Hydro Costs Expected to Climb in Four Years

Although the Ontario government has done a lot of work on the hydro file—a recent report indicated that food bank usage in the province is up in part because of skyrocketing hydro costs—it does appear that resident will wind up paying more for electricity than they do now over the coming years.

Receently, Ontario released the 2017 Long-Term Energy Plan (LTEP) that focuses on energy affordability, innovation and customer choice. While the province says electricity prices will remain lower than once expected, residents should expect to pay $181 a month in 2027—that's up from about $127 now.

The push to do something about escalating hydro costs has been rightfully profound.

Starting July 1 of this year, Ontario’s Fair Hydro Plan reduced electricity bills by 25 per cent on average for residential consumers and approximately half a million small businesses and farms across the province.

As part of the plan, any increases to bills will be held to the rate of inflation for four years.

In terms of what to expect going forward, the 2017 LTEP indicates that electricity prices are forecast to remain below the level projected in the 2013 LTEP.

The 2013 LTEP indicated that typical residential monthly electricity bills would be $170 in 2017 and $200 in 2027.

Things won't be quite so dire (but still not exactly ideal—especially if some residents consider their electricity bill a hardship now).

The 2017 LTEP forecasts bills prices to be $127 and $181 respectively, including the change in average consumption from 800 to 750 kilowatt hours per month.

The province says the outlook for electricity prices for large consumers will be, on average, in-line with inflation over the forecast period.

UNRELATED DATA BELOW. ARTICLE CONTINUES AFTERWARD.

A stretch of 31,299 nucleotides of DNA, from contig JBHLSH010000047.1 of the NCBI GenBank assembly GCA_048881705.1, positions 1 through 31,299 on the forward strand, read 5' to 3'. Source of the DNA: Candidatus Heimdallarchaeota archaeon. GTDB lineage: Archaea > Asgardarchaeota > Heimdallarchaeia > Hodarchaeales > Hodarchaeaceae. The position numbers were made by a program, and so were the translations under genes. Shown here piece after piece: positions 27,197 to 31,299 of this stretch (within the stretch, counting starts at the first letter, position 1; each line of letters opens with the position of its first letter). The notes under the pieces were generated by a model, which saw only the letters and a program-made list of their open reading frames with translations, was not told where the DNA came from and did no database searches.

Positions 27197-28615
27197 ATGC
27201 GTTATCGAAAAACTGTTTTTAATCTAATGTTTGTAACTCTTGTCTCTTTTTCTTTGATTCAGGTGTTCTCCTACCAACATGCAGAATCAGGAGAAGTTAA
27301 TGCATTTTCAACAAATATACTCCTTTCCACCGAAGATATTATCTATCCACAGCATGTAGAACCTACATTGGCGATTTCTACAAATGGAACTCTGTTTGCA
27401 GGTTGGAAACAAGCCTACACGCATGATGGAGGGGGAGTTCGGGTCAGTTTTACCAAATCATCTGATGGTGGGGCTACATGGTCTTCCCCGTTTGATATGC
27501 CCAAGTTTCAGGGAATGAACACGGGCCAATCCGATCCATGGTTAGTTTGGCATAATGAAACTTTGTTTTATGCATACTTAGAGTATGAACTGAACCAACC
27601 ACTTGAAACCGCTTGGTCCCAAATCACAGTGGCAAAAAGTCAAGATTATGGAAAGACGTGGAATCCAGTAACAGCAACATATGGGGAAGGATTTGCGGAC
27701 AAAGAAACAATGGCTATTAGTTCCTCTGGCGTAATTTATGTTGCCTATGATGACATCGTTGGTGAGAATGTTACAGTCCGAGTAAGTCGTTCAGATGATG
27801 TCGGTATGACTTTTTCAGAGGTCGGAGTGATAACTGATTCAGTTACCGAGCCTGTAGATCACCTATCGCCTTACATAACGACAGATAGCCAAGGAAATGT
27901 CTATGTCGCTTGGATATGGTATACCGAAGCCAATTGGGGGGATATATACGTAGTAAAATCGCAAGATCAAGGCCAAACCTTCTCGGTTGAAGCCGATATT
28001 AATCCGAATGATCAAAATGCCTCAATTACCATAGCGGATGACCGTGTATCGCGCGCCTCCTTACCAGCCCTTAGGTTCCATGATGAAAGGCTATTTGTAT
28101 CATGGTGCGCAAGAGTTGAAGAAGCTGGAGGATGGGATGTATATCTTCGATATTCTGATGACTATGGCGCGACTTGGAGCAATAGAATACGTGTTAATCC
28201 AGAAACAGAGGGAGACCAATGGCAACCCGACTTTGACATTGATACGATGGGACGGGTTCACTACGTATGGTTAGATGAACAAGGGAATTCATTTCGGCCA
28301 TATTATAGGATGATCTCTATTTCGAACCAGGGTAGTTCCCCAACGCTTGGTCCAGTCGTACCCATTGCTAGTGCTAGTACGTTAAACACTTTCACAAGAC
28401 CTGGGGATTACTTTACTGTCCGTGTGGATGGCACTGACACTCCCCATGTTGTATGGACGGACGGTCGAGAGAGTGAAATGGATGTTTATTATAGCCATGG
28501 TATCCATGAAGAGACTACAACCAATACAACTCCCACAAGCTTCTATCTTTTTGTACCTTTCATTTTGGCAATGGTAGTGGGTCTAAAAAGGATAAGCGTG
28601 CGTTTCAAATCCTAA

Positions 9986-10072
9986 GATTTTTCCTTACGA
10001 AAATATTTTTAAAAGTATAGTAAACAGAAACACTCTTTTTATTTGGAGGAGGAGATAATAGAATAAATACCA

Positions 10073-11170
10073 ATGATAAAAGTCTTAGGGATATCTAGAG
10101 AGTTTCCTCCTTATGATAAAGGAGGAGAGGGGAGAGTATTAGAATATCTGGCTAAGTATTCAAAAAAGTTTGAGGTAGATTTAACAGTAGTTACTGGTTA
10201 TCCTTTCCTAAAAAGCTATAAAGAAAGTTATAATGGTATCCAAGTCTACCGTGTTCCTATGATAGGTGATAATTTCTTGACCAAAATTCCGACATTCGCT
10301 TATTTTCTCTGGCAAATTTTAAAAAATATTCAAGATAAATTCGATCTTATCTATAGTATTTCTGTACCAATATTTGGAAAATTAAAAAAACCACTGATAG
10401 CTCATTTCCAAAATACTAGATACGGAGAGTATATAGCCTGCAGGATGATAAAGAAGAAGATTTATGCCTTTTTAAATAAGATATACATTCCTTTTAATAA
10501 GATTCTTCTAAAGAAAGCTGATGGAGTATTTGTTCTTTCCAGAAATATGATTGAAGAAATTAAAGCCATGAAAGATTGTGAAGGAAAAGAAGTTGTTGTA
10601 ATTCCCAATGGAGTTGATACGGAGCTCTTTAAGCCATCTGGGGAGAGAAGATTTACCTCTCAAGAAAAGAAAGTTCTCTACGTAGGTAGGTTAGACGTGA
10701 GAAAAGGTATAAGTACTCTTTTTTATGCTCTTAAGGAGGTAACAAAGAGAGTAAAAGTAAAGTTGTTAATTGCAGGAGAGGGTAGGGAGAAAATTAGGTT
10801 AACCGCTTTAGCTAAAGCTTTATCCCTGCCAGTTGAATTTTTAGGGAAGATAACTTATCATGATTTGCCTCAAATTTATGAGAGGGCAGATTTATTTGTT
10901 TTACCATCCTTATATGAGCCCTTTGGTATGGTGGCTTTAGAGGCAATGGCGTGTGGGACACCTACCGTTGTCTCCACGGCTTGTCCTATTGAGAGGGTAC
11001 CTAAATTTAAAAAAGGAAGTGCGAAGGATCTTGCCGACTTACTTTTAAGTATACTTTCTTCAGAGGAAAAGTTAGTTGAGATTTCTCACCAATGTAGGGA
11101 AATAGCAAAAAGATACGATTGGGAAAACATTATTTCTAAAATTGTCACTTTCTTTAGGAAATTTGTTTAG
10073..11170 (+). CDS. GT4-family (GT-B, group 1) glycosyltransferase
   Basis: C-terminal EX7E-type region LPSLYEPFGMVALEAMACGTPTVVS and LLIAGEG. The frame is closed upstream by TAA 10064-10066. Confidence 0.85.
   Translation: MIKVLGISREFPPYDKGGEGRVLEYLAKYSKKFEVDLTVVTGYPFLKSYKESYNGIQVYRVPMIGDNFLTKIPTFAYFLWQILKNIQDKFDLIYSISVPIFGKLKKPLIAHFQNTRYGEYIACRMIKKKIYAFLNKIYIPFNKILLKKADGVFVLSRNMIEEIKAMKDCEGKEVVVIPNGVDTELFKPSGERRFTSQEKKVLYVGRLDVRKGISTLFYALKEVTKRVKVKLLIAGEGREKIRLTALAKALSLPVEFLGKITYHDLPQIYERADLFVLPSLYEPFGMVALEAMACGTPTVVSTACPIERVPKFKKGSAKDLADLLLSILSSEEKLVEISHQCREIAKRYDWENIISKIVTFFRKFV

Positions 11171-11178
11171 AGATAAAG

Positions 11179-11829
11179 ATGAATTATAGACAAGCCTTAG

"While rates will rise gradually over time, the government remains committed to avoiding sharp increases through initiatives outlined in the plan," a statement from the Ontario government reads.

Initiatives in the 2017 LTEP include:

  • Maximizing the use of Ontario’s existing energy assets, only securing new power when it is needed.
  • Transforming Ontario’s wholesale electricity markets through market renewal. Market renewal is intended to more flexibly and efficiently meet system needs and government policy goals. Market renewal will be aligned with the objectives of Ontario’s Climate Change Action Plan and will be designed to reduce ratepayer costs and GHG emissions.
  • Enhancing consumer protection by giving the Ontario Energy Board (OEB) increased regulatory authority over the 326,000 individually-metered condo and apartment units in the province.
  • Working with the OEB to provide people with greater choice in their electricity price plans, by piloting alternatives to the current approach to time-of-use (TOU) pricing in select communities across the province.
  • Enhancing net metering by allowing more people the opportunity to produce clean energy and use it to power their homes and lower their electricity bills.
  • Allowing utilities to intelligently and cost-effectively integrate electric vehicles into their grids, including smart charging in homes.
  • Working with the OEB and local distribution companies (LDCs) to redesign electricity bills, making them more useful for consumers in understanding and managing their energy costs.
  • Expanding the Green Button initiative to provide consumers with the ability to access their energy data and securely share it with apps of their choice to help them manage and conserve energy.

The province says nearly $70 billion has been invested in the electricity system since 2003, including closing all coal-fired generating stations. It added that, last year, Ontario's electricity system was 90 per cent free of greenhouse gases that cause climate change.

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